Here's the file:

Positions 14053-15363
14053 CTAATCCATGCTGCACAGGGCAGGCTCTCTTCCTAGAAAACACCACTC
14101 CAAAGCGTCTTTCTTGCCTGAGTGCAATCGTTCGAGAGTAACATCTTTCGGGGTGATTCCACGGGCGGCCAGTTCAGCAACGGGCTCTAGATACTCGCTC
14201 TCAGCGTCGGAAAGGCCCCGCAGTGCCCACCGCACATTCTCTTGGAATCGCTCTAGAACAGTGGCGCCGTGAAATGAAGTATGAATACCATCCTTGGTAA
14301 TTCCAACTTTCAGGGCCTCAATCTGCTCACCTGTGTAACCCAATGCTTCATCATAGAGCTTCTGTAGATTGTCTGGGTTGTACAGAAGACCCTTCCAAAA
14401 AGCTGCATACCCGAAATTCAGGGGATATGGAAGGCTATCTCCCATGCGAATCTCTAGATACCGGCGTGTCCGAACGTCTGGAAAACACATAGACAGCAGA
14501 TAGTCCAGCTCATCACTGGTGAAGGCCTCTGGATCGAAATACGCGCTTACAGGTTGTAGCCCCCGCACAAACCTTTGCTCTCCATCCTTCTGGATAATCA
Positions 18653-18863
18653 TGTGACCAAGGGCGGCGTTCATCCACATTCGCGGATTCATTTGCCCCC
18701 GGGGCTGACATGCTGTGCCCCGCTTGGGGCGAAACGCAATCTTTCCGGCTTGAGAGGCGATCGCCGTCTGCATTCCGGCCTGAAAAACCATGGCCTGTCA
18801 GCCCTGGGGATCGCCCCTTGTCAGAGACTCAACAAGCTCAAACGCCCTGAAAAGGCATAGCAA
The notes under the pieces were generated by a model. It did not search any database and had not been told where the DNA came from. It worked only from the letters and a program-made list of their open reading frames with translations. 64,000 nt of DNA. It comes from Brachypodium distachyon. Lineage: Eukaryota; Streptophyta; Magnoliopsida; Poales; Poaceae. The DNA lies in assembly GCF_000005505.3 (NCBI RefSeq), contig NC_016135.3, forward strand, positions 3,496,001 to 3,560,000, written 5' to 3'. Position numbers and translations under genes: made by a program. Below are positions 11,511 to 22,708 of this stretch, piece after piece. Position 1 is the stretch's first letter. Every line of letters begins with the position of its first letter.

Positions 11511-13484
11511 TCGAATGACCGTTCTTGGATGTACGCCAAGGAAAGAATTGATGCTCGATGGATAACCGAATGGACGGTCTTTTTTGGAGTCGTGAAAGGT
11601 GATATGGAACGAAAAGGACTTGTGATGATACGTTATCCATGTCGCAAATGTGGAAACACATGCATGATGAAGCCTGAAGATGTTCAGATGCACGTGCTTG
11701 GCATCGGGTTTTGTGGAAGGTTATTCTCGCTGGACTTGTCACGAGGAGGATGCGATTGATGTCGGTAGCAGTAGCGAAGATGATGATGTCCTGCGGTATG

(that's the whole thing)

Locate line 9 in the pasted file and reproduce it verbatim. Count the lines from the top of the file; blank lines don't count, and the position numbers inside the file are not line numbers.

18653 TGTGACCAAGGGCGGCGTTCATCCACATTCGCGGATTCATTTGCCCCC